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It will be interesting to see how Indian Prime Minister Narendra Modi's visit to the US will influence the two countries' bilateral economic ties. India-US economic relations have not always been seen as having the same order of magnitude as China's economic ties with the US, and the main reason for this is that India lags behind China in terms of opening up its market to foreign investors. US President Donald Trump has put the world on notice that "America First" is not just campaign rhetoric but an actual policy position. If Trump fights for US firms' interests and persuades India to promise wider opening-up during his summit with Modi, China, as a key economic partner of India, will also gain benefits. Therefore, China is paying close attention to Modi's upcoming US visit.

India has sustained rapid GDP growth since Modi came to power, which has boosted India's confidence and strength as it strives to become a major power. Cooperation with the US will help India expand its influence in international and regional affairs, so the Modi administration will be interested in developing closer ties with Washington. Some US firms are wading into India's fast-growing consumer market but economic protectionism from local authorities is still an obstacle. For instance, US retail giant Walmart sees India as a key growth market but its business in India has been hampered by various restrictions. Trump is likely to raise economic issues, including lifting investment limits and relaxing import and export restrictions, when he meets Modi next week.

Compared with his predecessor, Modi has adopted a more open mind in reform and opening-up. Since he became India's prime minister in 2014, the country has rolled out a series of reform measures, such as the Goods and Services Tax, to improve the investment climate. It is possible that Modi may announce further measures in this regard if Trump presses him to do more to allow foreign and Indian companies to be treated equally in the country. An improved investment climate will contribute not just to US firms doing business in India, but also to companies from other countries, China including.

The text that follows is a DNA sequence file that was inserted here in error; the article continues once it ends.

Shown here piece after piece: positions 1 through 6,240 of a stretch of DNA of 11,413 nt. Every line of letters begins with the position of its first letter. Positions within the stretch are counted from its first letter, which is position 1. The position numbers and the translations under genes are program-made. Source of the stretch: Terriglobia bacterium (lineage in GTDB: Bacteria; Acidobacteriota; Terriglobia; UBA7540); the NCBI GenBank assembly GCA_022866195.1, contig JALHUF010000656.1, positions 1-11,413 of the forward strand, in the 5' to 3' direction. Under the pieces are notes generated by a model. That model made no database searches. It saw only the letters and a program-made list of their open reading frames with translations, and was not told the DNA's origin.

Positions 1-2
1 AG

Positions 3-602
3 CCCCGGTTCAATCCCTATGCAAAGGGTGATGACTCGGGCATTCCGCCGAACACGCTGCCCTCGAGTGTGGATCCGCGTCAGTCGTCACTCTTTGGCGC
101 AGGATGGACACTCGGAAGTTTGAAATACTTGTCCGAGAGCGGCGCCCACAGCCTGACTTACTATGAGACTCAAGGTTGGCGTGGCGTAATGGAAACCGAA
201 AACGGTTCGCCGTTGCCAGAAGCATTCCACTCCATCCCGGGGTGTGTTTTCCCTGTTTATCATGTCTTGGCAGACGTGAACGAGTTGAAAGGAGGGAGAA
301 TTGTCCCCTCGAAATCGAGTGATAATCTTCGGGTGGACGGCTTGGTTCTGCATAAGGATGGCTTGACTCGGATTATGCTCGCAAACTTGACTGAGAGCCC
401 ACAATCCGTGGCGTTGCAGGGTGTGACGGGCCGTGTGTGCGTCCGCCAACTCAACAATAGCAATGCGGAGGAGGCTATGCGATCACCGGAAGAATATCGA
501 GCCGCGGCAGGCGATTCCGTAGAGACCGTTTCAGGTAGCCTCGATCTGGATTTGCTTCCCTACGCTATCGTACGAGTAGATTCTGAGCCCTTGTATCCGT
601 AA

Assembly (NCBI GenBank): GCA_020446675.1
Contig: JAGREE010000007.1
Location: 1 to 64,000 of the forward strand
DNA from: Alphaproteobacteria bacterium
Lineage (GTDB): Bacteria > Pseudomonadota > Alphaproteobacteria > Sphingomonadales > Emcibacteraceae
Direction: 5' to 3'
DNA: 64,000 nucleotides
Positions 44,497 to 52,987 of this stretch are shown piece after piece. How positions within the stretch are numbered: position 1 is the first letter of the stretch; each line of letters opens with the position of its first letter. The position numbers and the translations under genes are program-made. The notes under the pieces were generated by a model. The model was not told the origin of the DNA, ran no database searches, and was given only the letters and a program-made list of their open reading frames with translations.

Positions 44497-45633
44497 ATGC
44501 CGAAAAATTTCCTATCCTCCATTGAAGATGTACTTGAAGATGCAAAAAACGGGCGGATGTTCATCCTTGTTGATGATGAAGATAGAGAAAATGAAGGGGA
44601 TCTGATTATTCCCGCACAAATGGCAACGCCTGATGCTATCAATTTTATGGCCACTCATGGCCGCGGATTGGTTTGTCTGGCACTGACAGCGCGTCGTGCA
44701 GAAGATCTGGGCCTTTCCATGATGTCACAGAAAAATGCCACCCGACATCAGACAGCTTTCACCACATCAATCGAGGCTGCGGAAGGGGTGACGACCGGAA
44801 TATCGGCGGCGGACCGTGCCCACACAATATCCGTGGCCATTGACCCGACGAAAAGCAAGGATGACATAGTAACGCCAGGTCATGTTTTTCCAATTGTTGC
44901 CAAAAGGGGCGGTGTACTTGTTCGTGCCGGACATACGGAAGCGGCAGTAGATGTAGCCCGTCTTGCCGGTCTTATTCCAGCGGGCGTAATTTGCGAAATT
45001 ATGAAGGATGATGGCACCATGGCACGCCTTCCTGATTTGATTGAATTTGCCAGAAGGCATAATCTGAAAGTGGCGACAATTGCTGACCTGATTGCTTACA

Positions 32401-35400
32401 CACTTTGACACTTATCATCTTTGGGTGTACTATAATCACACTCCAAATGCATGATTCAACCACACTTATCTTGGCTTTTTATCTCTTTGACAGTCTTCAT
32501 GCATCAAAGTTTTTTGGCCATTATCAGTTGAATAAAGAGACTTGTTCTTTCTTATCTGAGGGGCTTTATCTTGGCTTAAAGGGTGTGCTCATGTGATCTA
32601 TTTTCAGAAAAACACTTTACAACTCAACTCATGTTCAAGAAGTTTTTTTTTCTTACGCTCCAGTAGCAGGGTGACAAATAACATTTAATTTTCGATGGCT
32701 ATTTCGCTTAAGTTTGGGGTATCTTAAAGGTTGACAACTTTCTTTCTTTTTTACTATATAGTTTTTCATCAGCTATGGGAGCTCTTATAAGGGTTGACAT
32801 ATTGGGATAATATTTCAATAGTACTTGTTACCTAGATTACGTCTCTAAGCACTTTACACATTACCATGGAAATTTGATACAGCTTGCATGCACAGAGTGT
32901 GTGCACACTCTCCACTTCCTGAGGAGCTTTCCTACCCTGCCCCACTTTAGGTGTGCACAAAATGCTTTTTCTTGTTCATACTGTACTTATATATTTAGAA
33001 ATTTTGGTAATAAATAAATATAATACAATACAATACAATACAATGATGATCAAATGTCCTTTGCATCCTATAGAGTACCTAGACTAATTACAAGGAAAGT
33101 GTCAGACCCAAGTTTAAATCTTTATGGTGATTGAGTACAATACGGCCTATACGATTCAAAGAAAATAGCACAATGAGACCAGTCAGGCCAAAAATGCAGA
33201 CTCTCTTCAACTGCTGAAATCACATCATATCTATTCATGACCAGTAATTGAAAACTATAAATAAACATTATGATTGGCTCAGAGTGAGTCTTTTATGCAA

Besides the pressure on opening up, Trump's "America First" rhetoric will bring some other challenges to India-US relations, which are likely to come up in the meeting between Trump and Modi. Chinese people will take a close look at the summit because some of the issues also concern China's interests. For instance, Trump is reforming US immigration policies, including the H1B visa, a type of visa whose biggest and second-biggest recipients are India and China, respectively. The curb on H1B visas is bad news not only for the Indian IT sector but also Chinese students studying in US universities. China will most likely be willing to express support for India's stance over the H1B visa, and hopefully the problem can get solved during Modi's summit with Trump.

Climate issues are also likely to be a topic of conversation. According to CNN, earlier this month, India rejected Trump's comments that the country "received billions of dollars in return for signing the Paris Agreement on Climate Change." The dispute over climate issues will perhaps continue to evolve during the upcoming summit. Will Modi use the opportunity to pressure the US to undertake its obligations? India's stance is worth paying attention to.

India's economic cooperation with the US is currently relatively small-scale compared to Sino-US economic relations. Against this background, some key issues such as the H1B visa program and Paris agreement are likely to have a much greater impact on the whole picture of the bilateral ties, and thus the two countries may have more motivation to solve these problems. If the Modi-Trump meeting can make achievements in this regard, other countries like China are also expected to benefit from it.

China is glad to see India and the US strengthening their economic ties. However, New Delhi's bargaining power in negotiations with Washington is limited, so it is unrealistic for Modi to totally change Trump's attitude toward the H1B visa and Paris agreement. China needs to have a clear anticipation of the summit and be prepared for any eventualities.

The author is a researcher with the National Strategy Institute at Tsinghua University and also an executive director with the Chinese Association for South Asian Studies.